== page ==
One of the hardest things in life to deal with is disappointment, such as when expectations go unmet or people unexpectedly “throw you under the bus” as the current aphorism goes. When approval, for whatever reason, is withdrawn, it bites deep to our core.
There is something innate in our being that seeks approval. However, where that approval is centered, and for what reasons we seek it, goes a long way in determining its validity. Paul discussed this in Galatians when he said:
For am I now seeking the approval of man, or of God? Or am I trying to please man? If I were still trying to please man, I would not be a servant of Christ. Galatians 1:10
The context is very important. There are times that the approval of man is apropos. Examples include your boss for your work, a teacher for a class, and other circumstances where approval is a value assessment of the quality of what you have done. Without that give and take, there would be no improvement in the quality of what we do. I am sure that Jesus took his woodworking to his father Joseph for his approval. It was part and parcel of his growth as a carpenter.
But, that is not what Paul is talking about. He had just chastised the Galatians for how easily they abandoned the sound teaching they had received from Paul and instead, were embracing the words of those who distorted the Gospel of Christ.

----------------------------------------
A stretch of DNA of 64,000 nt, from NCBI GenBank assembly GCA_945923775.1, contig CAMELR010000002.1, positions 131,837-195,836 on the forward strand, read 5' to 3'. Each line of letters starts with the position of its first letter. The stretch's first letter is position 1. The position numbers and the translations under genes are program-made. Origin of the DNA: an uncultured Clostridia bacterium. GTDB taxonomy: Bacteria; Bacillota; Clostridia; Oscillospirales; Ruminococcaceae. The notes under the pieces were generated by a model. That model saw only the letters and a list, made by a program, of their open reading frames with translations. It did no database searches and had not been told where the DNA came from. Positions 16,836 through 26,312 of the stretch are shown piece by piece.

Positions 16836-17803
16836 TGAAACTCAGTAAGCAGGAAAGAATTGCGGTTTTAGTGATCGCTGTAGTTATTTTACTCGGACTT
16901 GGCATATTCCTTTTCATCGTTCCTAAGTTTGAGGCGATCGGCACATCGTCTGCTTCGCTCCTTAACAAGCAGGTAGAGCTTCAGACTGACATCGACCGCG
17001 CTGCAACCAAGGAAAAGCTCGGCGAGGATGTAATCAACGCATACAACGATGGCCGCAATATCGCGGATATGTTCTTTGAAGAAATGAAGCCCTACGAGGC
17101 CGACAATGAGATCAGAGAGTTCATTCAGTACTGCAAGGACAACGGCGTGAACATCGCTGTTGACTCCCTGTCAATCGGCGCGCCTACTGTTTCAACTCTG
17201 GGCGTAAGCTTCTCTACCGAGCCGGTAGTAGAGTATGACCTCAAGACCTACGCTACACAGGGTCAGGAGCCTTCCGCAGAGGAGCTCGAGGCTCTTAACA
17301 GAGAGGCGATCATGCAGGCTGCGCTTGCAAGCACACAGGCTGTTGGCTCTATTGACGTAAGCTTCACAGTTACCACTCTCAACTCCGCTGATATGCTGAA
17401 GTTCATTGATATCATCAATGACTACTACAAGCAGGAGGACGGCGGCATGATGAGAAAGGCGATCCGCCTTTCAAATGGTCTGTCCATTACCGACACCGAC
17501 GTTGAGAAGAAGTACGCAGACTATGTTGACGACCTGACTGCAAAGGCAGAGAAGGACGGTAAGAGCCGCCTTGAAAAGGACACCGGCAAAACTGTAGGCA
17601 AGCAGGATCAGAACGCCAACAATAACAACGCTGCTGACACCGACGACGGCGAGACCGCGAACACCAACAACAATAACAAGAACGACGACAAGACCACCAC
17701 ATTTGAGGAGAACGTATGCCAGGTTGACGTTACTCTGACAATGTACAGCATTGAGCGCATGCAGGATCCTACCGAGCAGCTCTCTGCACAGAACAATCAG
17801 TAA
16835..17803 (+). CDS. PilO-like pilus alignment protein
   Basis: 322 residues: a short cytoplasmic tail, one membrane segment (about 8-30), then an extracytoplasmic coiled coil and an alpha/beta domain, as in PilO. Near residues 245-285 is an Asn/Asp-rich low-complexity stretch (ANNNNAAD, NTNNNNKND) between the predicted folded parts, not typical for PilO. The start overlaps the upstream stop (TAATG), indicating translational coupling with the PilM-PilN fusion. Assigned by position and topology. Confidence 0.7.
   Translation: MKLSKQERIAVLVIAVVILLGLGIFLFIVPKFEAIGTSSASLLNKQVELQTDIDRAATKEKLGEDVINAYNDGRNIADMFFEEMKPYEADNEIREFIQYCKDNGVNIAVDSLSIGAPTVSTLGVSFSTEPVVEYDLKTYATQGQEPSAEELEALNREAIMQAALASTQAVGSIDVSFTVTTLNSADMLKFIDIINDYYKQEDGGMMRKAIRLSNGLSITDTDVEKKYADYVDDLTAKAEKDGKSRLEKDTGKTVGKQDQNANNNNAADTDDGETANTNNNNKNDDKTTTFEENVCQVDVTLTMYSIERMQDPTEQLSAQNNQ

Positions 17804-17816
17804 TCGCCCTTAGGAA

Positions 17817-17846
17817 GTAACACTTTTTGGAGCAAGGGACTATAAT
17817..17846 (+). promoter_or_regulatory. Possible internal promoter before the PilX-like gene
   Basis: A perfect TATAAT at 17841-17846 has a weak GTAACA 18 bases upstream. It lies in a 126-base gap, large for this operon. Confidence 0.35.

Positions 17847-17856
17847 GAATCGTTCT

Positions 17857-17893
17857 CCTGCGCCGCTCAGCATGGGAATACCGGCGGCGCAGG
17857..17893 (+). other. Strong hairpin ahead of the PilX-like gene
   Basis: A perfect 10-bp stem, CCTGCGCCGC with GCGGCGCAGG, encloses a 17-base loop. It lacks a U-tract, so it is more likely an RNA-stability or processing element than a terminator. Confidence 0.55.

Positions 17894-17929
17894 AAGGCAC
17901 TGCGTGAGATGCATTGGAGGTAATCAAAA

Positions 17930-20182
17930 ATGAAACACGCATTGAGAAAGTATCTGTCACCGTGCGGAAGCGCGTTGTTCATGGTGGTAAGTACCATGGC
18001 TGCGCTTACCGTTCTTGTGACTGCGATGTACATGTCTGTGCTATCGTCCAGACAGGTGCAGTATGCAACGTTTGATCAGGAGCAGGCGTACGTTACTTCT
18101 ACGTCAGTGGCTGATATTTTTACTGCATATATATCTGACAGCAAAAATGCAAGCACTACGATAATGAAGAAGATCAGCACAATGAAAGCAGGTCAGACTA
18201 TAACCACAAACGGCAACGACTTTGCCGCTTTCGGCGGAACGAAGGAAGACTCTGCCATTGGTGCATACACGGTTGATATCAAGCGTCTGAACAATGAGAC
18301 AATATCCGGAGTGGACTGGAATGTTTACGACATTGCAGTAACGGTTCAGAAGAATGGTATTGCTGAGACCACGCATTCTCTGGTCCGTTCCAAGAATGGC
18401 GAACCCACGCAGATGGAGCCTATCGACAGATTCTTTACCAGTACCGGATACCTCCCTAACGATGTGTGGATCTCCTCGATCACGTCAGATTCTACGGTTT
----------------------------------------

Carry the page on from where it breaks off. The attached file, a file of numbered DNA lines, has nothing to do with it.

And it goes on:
While Paul was there, they sought his approval. Now another is there and they seek the approval of the new teacher, even though the teaching contradicts what they had learned. Then Paul, himself, reminds them that in chastening them and calling them back to what Jude called, “the faith once-delivered”, he is not seeking their approval. Approval seeking can, if not kept in proper context, be very destructive.
The root of this seeking behavior is the universal desire for love and acceptance and approval demonstrate you are not left on the outside. So, when we are rejected or approval is yanked from us, without even the semblance of a soft landing, it can call who we are into question.
That is where Paul’s statement is so significant. Even in proper approval seeking (e.g., classroom, work) we sometimes fail or get rejected (fired). If we do not keep the events in proper context, we can allow that moment to define us, to put us in a downward spiral of approval seeking (someone, somewhere must approve of me…) that does not end well.
Instead, we should never forget that the only approval that relates to who we are comes from God, our Father, in whom we live and move and have our being. The other approvals (or rejections) relate to what we do (a class, a job) and as long as we strive to do the best we can, acting morally and ethically proper, we can let God take the hindmost.
Do you remember Jobs friends? They hammered him with accusations about what they were sure was his moral failure. But Job knew in his heart he had done no wrong. Like Paul, Job trusted in God and he weathered the rejection of his friends. Who Job was before God, was not determined by their approval/disapproval.
If there is one thing that you get out of reading these Lenten devotions, it should be this: God loves you; he accepted you while you were still a sinner and he will never reject the heart that seeks him, no matter how hard it falls. People’s approval comes and goes, but God’s rests in the blood and cross, not your guaranteed lack of perfection.
Remember, you can do all things through him who gives you strength, including, like Job, deal with the day-to-day disapprovals of life. So, get up, brush off your skinned knees, clean the scrapes, apply the necessary bandages, and get on with it. Remember, traditionally Jesus fell three times on the way to Golgotha, but he got up each time. So should you.